African governments are working vigorously on elaborate cyber security infrastructure and most of them are located within the departments of information technology that are mandated to take charge of assessing cyber threats and protecting systems in public as well as private sector, especially in crucial areas like aviation, refineries and power stations. Such organizations devise strategies and technical solutions to protect critical infrastructures like intelligence for both police and military departments to mention but a few although some countries have independent cyber security departments handling cyber security of defense systems at Air Force, Army and Navy installations under the umbrella of defense intelligence agencies. Continue reading Africa’s cyber security infrastructure is improving
Unlike five years ago when standard Nokia phones were the most sought after phones by majority of Africans phone buyers, today smartphones have become increasingly popular because of affordability. However, that development has come at a price of rising phone crimes. African government must now arm cyber sleuths with forensic tools to catch up with criminals who outsmart investigators by using secure smartphones and in other cases password protected computers that leave almost no footprints once the data is deleted.
Governments must be prepared to crack open data in seized stolen phones and computers. The problem is very chronic problem in East African countries of Kenya, Uganda and Tanzania and Southern African countries of South Africa, Namibia and Angola where cyber forensic investigators fail every now and then to make any meaningful progress in deciphering password protected data or retrieving deleted data from seized handsets like iPhone and Blackberry as well as Apple computers and to an extent Windows-based mobile phones.
Sophisticated criminals in Africa are increasingly using gadgets, which don’t allow access to password protected data and leave virtually no trace of deleted email content and Internet history. There is need for governments and security apparatus in the continent to acquire advanced software that will help access and recover data from 4,600 types of mobile phones, including those running on BlackBerry,iOS and Windows operating systems.The software they should acquire should have the capacity to retrieve email and Internet history from the seized gadgets and prepare a report which will be critical as crucial evidence presented before the courts of laws and furnish further leads to the intelligence agencies.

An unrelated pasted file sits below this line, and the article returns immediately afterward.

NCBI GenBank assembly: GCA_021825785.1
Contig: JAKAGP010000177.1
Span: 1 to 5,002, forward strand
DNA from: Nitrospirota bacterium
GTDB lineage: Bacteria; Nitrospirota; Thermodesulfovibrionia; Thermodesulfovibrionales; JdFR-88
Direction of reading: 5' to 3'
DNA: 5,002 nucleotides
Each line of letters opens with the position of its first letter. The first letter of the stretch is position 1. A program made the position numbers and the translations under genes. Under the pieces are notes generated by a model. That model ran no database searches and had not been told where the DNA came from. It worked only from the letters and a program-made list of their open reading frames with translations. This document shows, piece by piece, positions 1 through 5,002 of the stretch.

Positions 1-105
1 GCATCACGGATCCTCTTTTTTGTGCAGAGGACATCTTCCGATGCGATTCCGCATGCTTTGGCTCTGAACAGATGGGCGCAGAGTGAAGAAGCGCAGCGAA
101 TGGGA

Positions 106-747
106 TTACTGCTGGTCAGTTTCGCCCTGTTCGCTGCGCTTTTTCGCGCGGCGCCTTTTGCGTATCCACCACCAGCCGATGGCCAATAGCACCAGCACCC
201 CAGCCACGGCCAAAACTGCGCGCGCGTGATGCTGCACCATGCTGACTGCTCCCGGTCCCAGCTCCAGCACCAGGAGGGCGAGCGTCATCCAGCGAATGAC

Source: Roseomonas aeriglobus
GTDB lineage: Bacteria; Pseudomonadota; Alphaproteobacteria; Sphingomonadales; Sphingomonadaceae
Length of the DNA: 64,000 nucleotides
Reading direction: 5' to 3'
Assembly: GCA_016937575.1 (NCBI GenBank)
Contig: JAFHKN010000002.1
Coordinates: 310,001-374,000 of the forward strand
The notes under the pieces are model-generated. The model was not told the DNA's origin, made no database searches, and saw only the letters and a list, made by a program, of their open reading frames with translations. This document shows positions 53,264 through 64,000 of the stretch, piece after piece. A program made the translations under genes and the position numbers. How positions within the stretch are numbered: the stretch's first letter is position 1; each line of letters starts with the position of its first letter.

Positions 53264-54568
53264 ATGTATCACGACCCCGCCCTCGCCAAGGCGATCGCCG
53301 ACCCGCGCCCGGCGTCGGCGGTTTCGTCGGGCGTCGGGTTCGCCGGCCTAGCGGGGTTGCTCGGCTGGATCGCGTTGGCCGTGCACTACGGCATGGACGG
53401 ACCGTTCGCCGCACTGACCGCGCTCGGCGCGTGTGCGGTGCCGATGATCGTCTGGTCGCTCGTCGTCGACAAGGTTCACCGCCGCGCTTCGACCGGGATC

In my own assessment,I can recommend Encase 7, a forensic analysis and imaging software which can acquire data from devices running on operating systems such as Windows,iOS,Apple’s Android,BlackBerry,Palm and Symbian. Encase 7 can retrieve emails and Internet history on the device, helping identify all individuals related to a criminal case.A portable version of this software comes with a pocket-sized kit that can be transported to any location and search a targeted computer without leaving a trace on the target machine but automatically collecting all the data, including entire hard drives.
Another software which African governments should consider is Oxygen Forensic Suite which supports forensic investigations on as many as over 2,700 different makes of mobile phones and can extract multimedia messages, emails, information on caller groups and GPS maps, besides analyzing web browser caches of the seized phones.Universal Forensic Extraction Device, a product of Israel’s Cellebrite and Device Seizure, developed by Paraben Corporation, can extract data from as many as 4,000 types of mobile phones. The government should negotiate to get real-time access to data exchanged on Skype,Google Chat and BlackBerry platforms by people who are under the scanner of security and intelligence agencies in Sub Saharan Africa especially terrorists and online rug dealers whose numbers continues to grow by the day.